Coffee Troupe

Roasted by Rich Helms

Planting New Coffee Trees

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Posted by Rich on February 10, 2011 at 7:19 pm

In this article I will discuss coffee seeds, planting the seeds and transplanting the seedling pairs. In the next post I will show how small coffee trees are transplanted to their final location.


While it is possible to grow a coffee tree from green coffee beans, the germination rate (percentage of beans that sprout and grow) would be small. This is because the process to mill and dry green coffee for roasting kills most of the seeds. For planting a commercial coffee seed is used.

Coffee seeds

These commercial coffee seeds are dry beans with their parchment and a coating to help prevent fungus growth. These seeds are not stripped of the cherry peel in the same way that you peel coffee to be roasted. They are peeled by hand or using a machine with a soft roller in order to prevent damage to the embryo. Also, the seeds are dried in the shade, not directly under the sun like drying coffee to be roasted. The final moisture content of the seed is 25% compared to 11% for the coffee to be roasted.

Planting Seeds

Seeds are planted in a bed of sifted dirt and covered in banana leaves to protect them and keep them moist. Planting starts in June, with the first rains. The goal is to plant it as early as possible to get as much rain as possible.

Seed beds ready for planting

1. The soil is sifted, and the ditch above and trunks are there to protect against rain damage.

Bed of sifted dirt is sprayed with a fungus inhibitor

2. The bed is sprayed with a fungus inhibitor.

Seeds are spread out

3. Seeds are spread out on the beds by hand.

Spray again with fungus inhibitor

4. Seeds are sprayed again with a fungus inhibitor.

Cover seeds with sifted dirt

5. Cover seeds with sifted dirt.

Planting beds seeded and covered in banana leaves

6. The seeds are placed on the bed, then covered with a layer of sifted soil. The bed is gently wet down and covered with banana leaves to protect it from rain damage, as well as to keep the soil moist to create the damp, dark conditions for germination to happen. The seeds will be watered daily while they sprout, which is estimated to happen within 5 weeks. A very delicate balance needs to be achieved: enough moisture to allow germination, not too much moisture to generate fungus.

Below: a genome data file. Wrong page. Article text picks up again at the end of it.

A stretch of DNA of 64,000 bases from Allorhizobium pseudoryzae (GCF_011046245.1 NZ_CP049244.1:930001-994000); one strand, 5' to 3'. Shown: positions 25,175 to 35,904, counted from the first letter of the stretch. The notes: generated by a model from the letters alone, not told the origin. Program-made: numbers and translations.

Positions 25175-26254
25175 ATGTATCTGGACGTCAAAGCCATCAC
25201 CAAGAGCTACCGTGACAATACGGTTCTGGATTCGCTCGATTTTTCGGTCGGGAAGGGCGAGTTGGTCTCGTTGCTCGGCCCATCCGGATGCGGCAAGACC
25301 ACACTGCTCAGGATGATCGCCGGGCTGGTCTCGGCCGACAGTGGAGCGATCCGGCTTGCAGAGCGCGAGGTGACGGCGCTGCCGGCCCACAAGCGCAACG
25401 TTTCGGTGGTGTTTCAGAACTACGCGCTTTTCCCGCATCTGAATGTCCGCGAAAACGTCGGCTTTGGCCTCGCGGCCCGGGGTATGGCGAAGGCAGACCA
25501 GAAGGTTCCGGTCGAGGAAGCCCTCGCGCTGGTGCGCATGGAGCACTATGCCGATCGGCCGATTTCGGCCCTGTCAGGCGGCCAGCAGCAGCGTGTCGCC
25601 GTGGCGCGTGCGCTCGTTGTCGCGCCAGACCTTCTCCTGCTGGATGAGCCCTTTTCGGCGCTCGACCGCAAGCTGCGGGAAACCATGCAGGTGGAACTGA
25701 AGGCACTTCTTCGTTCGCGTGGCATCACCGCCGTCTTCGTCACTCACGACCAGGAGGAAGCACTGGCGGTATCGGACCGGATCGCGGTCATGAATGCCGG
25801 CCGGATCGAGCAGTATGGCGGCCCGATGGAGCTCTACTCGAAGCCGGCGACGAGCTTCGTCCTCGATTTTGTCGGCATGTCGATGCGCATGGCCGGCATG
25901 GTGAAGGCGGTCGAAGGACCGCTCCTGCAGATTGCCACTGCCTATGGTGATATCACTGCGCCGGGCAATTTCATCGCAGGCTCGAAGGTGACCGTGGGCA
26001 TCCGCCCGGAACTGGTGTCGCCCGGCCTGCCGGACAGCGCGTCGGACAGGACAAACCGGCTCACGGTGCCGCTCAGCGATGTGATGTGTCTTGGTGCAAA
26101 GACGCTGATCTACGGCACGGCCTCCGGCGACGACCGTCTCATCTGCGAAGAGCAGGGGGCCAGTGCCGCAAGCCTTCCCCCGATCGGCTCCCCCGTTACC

The dry banana leaves need to be just the right amount – not too few, not too many. If we put too many, the weight will stop the little tree from growing erect.

The seedlings need to be fully erect in order to be transpalnted to the nursery. A fully erect seedling means a strong, healthy tree.

7. This is a stage where the root is strong enough to start lifting the seed up. Soon, all the roots will be fully erect, and the plants can be joined and moved to the rows. The erect seed is key to measure the strength of the sprout; if it is not fully erect, it is considered defective and will not be used.

Once the seedlings start to become erect, the cover is taken off the bed and protection is set up in order to stop animals from damaging them.

The seedlings are chosen and carefully taken out of the bed

Hand full of healthy seedlings ready to transplant

Bunch of seedlings is placed in the box with the banana leaves

The seedlings need to be kept moist so we pack them in banana leaves.

An antifungal agent is used to soak the roots of the seedlings of the seedlings and also sprayed over the soil where they will be planted.

As the plants must be kept moist, untreated seeds and seedlings are easily infected with fungus.

Transplanting the seedlings

The two seedlings will grow together

1. Two seedlings at a time are transplanted to form a pair. In the old days, three seedlings were put together, but it was determined that it actually hinders proper development, so we now use only pairs.

The shell of the seed breaks completely to give way to a beautiful leaf

2. The shell of the seed breaks completely to give way to a leaf.

Transplanted seedling pairs

3. Transplanted seedling pairs.

In the next post, we will cover transplanting the seedlings to their permanent position.

Images by Matias Zeledon
> Coffee Tree Final Transplant

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  • On March 6, 2011 at 9:54 pm Sam Langbein said

    Apparently Professor David Edwards at Harvard University has developed a coffee inhaler he calls “Le Wif”. It’s biodegradable, organic and you stuff it up your nose and sniff to give you 100mg of caffeine smelling like espresso.

  • On April 22, 2011 at 10:47 am Sue said

    That was a fascinating introduction to the beginning of coffee! Thanks so much.

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